Although President Cyril Ramaphosa has signed the Cybercrimes Bill into law, only parts came into effect from 1 December 2021.
“It is important to spell out the dos and don’ts of the new Cybercrimes Act and it’s everyone’s interest to familiarise themselves the with changes,” says Ryan van de Coolwijk, product head at iTOO Cyber insurance division.
Spotlight falls on Chapter 2 of the Cybercrimes Act
Van de Coolwijk says under this chapter, activities that constitute cybercrimes include unlawful access, interception of data, and interference with data or computer program like hacking.
He says other unlawful acts in respect of software or hardware include unlawful interference with computer data storage medium or computer system; and unlawful acquisition, possession, provision, receipt or use of a password, access code or similar data or device.
Van de Coolwijk says cyber fraud, cyber forgery and uttering and cyber extortion; theft of incorporeal property, which was previously limited only to corporeal property at common law are also unlawful.
“Chapter 2 of the Act also makes it unlawful to send malicious data message communications, which include messages that are intimate in nature, which threaten or incite violence or damage to property. Part VI of Chapter 2 of the same Act which provides for protection orders to be granted for these types of malicious communications was not included in the proclamation and is yet to commence,” notes Van de Coolwijk.
“In addition, the Act recognises certain cybercrimes in section 11 as an aggravated offence, which is not defined, where a ‘restricted computer system’ is unlawfully accessed and where such data, computer program, computer data storage medium or computer system is under the control of, or exclusively used by, a financial institution such as a licensed bank or insurer or an organ of state and which is protected against unauthorised access or use by security measures.
Cybercrimes Act gives courts extra-territorial reach
Van de Coolwijk says the sections relating to jurisdiction set out under Chapter 3 have commenced, which empower a court in South Africa to try any offence listed under Part I and II of Chapter 2 of the Act.
“Notably, South African courts have extra-territorial jurisdiction to try any cybercrime if it was committed outside South Africa if that act was against or affects any person, public body, business residing or incorporated in South Africa or a restricted computer system within South Africa as contemplated in section 11(1)(b) of the Act,” adds Van de Coolwijk.
Police powers to investigate, search, access and seize
According to Van de Coolwijk, most sections under Chapter 4 are now effective and grant the South African Police Service (and its members and investigators) extensive powers to investigate, search, access and seize any computer, computer program, database or network or part thereof.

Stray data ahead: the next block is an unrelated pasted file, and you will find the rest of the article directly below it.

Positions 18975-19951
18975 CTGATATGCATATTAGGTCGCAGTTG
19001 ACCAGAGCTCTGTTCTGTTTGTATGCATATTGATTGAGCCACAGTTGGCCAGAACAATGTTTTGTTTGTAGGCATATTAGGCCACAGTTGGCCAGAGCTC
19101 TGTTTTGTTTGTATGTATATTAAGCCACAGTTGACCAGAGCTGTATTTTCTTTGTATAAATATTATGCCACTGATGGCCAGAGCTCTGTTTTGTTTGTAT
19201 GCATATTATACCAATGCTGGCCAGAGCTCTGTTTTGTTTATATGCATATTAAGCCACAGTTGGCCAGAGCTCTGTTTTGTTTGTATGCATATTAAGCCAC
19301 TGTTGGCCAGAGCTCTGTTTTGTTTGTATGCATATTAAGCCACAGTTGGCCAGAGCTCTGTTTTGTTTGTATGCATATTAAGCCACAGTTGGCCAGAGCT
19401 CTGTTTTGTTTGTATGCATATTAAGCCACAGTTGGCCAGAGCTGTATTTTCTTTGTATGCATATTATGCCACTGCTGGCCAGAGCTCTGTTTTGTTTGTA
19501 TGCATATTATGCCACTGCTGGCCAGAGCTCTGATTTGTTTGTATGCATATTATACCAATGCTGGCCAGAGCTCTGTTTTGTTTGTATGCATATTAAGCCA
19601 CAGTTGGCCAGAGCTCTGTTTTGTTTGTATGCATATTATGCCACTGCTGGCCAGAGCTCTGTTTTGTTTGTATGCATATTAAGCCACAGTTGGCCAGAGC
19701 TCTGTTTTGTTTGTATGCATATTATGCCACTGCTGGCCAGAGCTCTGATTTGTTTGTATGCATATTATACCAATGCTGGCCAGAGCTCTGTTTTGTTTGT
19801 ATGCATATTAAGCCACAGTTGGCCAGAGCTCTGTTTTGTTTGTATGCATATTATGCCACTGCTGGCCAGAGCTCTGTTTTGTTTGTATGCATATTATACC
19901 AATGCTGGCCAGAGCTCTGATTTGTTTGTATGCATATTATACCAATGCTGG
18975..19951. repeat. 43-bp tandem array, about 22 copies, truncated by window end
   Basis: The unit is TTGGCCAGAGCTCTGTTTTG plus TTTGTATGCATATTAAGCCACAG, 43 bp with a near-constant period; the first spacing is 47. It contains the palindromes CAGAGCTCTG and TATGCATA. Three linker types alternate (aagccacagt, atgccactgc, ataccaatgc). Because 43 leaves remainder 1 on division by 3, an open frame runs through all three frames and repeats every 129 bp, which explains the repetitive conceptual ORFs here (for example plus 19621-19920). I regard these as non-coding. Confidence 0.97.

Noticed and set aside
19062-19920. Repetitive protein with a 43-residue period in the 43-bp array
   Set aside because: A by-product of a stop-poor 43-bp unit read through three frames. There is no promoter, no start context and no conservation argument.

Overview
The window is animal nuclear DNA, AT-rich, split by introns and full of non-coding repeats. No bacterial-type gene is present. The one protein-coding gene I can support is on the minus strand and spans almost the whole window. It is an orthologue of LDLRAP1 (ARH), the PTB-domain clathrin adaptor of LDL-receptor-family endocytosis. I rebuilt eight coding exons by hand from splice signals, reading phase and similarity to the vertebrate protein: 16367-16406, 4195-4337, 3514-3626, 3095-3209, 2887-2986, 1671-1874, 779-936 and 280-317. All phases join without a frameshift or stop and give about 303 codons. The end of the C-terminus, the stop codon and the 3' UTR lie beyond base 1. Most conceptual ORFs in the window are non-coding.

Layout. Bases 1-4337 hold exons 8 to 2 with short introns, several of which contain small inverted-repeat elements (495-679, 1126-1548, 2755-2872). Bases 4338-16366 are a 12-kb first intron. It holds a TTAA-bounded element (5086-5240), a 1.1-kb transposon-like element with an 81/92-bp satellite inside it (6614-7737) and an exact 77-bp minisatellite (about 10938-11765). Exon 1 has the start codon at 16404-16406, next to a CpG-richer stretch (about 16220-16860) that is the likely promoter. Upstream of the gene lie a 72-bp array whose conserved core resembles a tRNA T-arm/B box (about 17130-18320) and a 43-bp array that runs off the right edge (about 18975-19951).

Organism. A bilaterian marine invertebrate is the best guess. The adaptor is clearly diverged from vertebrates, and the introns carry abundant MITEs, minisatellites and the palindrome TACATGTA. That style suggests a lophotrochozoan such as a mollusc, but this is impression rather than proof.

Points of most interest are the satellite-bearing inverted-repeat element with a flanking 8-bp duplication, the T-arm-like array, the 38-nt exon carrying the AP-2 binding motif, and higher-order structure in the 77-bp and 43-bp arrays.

“Under section 34 of the Act, electronic communications service providers, financial institutions or any person in control of any data, computer program, computer data storage medium or computer system which is subject to a search authorised by a court in terms of section 29 are obligated to assist police officials and investigators with the provision of technical assistance such as data collection,” explains Van de Coolwijk.
He says a contravention of this section can render the offender liable for a period of imprisonment not exceeding two years and/or a fine.
“Section 39 prohibits the disclosure of information by any person, financial institution, electronic service provider, police official or investigator if obtained during the exercise of any duties in terms of Chapter 4 or 5 of the Act which relate to the investigation of any cybercrimes or mutual assistance with foreign states. Chapter 5 has, however, yet to come into force.”
Some sections of the Cybercrimes Act are not yet in effect
He says the Act requires the National Police Commissioner to establish a Point of Contact within the existing structures of the South African Police Service (SAPS) with the mandate to assist with proceedings and investigations relating to cybercrimes.
“Chapter 6, which imposes this obligation on the SAPS, has not yet entered into force and the reporting of offences will, until its commencement, have to go through ordinary reporting channels provided by the SAPS.”
However, Van de Coolwijk notes that no reporting obligations under the Cybercrimes Act for financial Institutions and electronic communications service providers – yet.
“A notable absence from the proclamation was the express exclusion of section 54 of the Act, which prescribes certain reporting obligations and capacity building under Chapter 8.
“This means that electronic service providers and financial institutions are not yet obligated to report cybercrimes set out in Part I of Chapter 2 of the Act within 72 hours to the SAPS after having become aware of the offence and to preserve any information that may assist the SAPS in their investigation of the alleged offence,” says Van de Coolwijk.
However, given that this provision will come into force at a later stage, it would be sensible for both electronic communications service providers and financial institutions to start implementing appropriate reporting procedures as failure to comply with this section after its commencement could result in an offence and a fine not exceeding R50 000.
Reporting procedures should align with existing reporting procedures adopted in terms of (amongst others) the Prevention of Organised Crime Act, 1998 (PoCA), the Financial Intelligence Centre Act, 2001, and the Prevention and Combating of Corrupt Activities Act, 2004 (PRECCA).